The Orioles farm system is not very good, pretty much everyone who does not get paid by the Orioles agrees. There is little depth overall and the prospect of short-term help from the farm system is, other than catcher Chance SIsco, practically nonexistent. Not much of a shock that as the experts, like ESPN’s Keith Law, start putting out farm system rankings, the Orioles are in the bottom tier. Law ranked the O’s 25th out of 30 MLB teams.
Whenever the topic of minor league rankings comes up over the last several months, a favorite response of O’s GM Dan Duquette has been: “The people who rate our farm system are the same people who pick us last in the division.”
That response might as well be directly addressed to Law, although Duquette doesn’t name him. After all, when Law projected the AL East last season, he picked the O’s last, with a 74-88 record, and said: “The Orioles weren’t a good team in 2015 and I see no argument that they are any better now. ... This could all go pretty wrong.”
As it turned out, things didn’t end up going pretty wrong until the Orioles were already in extra innings in the AL Wild Card Game. Law, not for the first time, completely whiffed on recognizing what would become a quality Orioles team.
Which doesn’t mean he’s wrong about the farm system, either. The Orioles farm system is not good at this exact moment no matter what Law does or doesn’t say about it. Duquette practically admits as much when his defense of the farm system consists of something like this, which he first said last July and repeats to anyone who will listen:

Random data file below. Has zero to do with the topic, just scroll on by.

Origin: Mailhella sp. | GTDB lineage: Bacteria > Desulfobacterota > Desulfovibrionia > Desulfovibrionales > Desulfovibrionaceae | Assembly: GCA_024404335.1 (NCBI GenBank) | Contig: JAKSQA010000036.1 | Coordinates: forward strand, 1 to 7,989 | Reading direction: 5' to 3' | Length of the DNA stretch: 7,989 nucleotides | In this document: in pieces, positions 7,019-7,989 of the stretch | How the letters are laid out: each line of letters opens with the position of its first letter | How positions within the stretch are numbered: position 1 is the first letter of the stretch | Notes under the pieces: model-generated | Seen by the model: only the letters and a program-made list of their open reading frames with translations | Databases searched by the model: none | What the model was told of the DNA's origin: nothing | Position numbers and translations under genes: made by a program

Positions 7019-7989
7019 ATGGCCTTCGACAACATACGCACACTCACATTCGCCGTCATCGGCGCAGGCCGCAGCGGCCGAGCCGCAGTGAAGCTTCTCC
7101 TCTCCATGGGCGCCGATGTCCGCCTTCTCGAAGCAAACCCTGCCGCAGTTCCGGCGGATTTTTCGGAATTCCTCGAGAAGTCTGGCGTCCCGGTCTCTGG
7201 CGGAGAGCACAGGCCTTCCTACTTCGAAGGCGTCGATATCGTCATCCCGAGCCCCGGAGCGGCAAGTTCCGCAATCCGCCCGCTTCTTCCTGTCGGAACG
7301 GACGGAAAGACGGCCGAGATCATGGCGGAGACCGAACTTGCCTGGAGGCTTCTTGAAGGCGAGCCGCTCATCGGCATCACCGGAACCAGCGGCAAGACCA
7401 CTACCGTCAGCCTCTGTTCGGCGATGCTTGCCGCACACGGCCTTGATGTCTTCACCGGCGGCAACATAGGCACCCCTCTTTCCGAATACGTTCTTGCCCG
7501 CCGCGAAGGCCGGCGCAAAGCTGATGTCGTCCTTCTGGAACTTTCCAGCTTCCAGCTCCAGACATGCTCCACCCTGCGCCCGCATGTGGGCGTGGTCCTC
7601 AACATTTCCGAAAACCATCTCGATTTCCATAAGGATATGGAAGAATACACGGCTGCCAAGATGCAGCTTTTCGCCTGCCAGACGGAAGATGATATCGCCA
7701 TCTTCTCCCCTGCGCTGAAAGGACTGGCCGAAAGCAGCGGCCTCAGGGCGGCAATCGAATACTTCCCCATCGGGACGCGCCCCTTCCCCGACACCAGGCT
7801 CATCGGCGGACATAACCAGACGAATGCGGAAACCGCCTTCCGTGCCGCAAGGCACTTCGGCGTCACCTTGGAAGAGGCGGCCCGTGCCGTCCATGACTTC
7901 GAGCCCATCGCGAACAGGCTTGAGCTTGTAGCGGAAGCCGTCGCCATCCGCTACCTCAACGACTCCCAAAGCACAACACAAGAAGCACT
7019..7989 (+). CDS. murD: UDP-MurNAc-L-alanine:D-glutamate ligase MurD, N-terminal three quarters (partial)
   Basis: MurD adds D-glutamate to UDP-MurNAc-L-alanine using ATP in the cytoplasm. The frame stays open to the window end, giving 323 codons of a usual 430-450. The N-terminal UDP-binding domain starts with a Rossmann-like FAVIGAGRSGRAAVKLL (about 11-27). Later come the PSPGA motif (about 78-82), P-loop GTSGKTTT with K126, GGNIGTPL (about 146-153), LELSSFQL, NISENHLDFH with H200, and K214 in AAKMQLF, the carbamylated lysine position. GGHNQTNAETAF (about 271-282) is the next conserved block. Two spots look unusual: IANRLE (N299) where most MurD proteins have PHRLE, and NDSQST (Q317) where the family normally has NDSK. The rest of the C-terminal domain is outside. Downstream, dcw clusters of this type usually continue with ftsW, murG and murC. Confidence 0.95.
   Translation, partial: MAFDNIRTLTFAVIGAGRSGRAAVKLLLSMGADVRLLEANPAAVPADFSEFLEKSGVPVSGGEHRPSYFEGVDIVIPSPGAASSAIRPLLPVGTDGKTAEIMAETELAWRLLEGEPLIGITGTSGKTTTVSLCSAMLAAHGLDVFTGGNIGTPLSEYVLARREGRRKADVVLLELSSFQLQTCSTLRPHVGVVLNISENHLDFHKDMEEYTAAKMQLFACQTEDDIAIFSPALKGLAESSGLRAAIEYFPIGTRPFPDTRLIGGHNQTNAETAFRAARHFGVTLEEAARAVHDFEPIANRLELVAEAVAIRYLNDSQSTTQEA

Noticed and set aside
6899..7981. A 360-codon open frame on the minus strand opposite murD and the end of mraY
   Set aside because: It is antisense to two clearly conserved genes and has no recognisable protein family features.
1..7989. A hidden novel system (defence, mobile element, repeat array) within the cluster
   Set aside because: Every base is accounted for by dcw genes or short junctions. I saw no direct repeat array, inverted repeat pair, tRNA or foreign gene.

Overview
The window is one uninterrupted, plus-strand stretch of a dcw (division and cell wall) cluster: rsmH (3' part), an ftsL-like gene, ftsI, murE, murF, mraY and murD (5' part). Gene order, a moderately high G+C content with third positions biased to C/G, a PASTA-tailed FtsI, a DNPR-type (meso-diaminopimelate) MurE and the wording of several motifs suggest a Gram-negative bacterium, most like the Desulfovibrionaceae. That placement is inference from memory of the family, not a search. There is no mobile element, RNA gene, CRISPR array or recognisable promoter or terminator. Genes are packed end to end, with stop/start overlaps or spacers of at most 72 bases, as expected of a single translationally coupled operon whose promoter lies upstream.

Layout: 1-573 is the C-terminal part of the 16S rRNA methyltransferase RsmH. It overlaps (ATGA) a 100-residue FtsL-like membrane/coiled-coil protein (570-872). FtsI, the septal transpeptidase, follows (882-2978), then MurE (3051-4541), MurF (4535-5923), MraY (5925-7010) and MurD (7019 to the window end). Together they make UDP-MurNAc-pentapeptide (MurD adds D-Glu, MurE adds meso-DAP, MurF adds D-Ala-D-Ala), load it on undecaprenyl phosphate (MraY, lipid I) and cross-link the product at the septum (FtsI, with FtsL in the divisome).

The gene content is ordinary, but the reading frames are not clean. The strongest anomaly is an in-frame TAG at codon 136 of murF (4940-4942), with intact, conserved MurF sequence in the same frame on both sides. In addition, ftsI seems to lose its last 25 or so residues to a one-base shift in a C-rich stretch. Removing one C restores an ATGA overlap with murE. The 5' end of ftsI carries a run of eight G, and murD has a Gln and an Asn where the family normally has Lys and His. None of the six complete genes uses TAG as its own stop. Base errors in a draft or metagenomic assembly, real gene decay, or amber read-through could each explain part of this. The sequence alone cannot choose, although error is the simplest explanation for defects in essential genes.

“We are state-of-the-art in several different areas, so trust me when I tell you the farm system is very good. The people that rate those, I want to ask them, is a good farm system the one that produces a lot of players, or produces great players?
“We have great players that came through our system. We have Matt Wieters, Manny Machado, (Jonathan) Schoop, Zach Britton, the dominant closer in the league. That, to me, is the sign of a healthy farm system. Don’t believe everything you read. The Orioles are healthy, from top to bottom.”
The fact that some players on the current Orioles have come through the farm system and enjoyed some success - or even stardom, in the case of players like Machado and Britton - has no bearing whatsoever on the state of the farm system right now. To pretend otherwise is disingenuous and insulting to the intelligence of fans.
The next Machado is not in the system. The next Britton is not in the system. The next J.J. Hardy or Adam Jones or Chris Tillman is not in the system, or if they are, they haven’t started to reveal themselves yet. The next Ryan Flaherty isn’t even in the system, which is why they keep holding onto the one they already have.
The Orioles are not healthy at the top. They have not been healthy at the top. If they were, then the sum total of positive contributions from their minor leagues over the past two seasons would be greater than Mychal Givens, Donnie Hart, 14 starts from Dylan Bundy, and five games of Trey Mancini.